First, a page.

One guinea = one pound + 5 new pence would be worth about £140 in today’s money.
In the 18th century, few people would have been able to swim. It was not the popular sport it is today and it was not taught to children. In 1773, the year before the Society was founded, 123 people were reported to have drowned in London alone.
Many of them probably worked on the Thames or on one of London’s smaller rivers, canals or lakes.
The founders of the Society believed that “several of them might, in all probability, have been restored by a speedy and judicious treatment.”
They went on to ask:
“Suppose but one in ten restored, what man would think the designs of the society unimportant, were himself, his relation, or his friend – that one?”
The reward of 4 guineas paid to the rescuer and 1 guinea to anyone allowing a body to be treated on his premises soon gave rise to widespread scam among the down-and-outs of London: one would pretend to be rescued and the other the rescuer – and they would share the proceeds. So monetary rewards were gradually replaced by medals and certificates, with occasional “pecuniary payments” up to a maximum of one guinea.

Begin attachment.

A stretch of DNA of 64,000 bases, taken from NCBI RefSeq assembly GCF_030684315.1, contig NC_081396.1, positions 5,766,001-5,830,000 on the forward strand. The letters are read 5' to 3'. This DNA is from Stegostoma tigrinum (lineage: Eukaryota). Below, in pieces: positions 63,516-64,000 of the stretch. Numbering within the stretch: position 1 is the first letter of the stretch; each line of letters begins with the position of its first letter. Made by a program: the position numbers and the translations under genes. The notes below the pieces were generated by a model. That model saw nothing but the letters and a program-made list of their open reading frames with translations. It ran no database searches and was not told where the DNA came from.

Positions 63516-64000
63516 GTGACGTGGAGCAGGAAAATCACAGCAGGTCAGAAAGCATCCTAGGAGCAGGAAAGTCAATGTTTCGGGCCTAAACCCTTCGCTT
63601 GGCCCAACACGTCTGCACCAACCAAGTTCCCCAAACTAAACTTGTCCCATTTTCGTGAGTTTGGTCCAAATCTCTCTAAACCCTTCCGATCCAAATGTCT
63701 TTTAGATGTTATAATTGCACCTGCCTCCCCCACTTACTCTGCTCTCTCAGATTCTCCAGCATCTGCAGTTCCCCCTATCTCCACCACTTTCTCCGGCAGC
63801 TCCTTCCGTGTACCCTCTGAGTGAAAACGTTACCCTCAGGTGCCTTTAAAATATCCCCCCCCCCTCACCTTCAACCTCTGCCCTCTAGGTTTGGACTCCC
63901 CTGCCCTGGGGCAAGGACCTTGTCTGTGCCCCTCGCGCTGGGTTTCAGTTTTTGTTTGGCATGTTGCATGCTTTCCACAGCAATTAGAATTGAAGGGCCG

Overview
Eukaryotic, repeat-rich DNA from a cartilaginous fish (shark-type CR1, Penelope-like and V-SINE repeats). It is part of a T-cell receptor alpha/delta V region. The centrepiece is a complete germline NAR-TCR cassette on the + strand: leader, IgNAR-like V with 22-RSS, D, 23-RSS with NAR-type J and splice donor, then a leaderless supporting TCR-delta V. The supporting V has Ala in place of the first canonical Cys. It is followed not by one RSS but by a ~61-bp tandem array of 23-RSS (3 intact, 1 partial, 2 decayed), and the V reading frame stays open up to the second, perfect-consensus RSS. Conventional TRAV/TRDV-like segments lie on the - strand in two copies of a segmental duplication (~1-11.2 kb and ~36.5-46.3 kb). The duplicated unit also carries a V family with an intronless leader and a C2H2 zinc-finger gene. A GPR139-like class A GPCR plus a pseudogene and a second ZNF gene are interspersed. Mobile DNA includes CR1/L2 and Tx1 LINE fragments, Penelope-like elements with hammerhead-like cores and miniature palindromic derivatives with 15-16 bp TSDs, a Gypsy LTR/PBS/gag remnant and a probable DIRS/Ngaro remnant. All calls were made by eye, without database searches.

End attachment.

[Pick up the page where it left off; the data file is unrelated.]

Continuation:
A network of ‘receiving houses’ was set up in and around the Westminster area of London where bedraggled bodies, many of them pulled out of London’s waterways, could be taken for treatment by volunteer medical assistants.
A farmhouse in Hyde Park was used at first. It stood on land donated by King George III, the Society’s patron. In the 19th century, a special building was erected and remained there until its demolition in 1954.
Hyde Park was chosen because of the Serpentine where tens of thousands of people swam in the summer and ice-skated in the winter. To try to keep the number of drownings to a minimum, the Society employed Icemen to be on hand to rescue anyone going through the ice.
Gradually, branches of the Royal Humane Society were set up in other parts of the country, mainly in ports and coastal towns where the risk of drowning was high.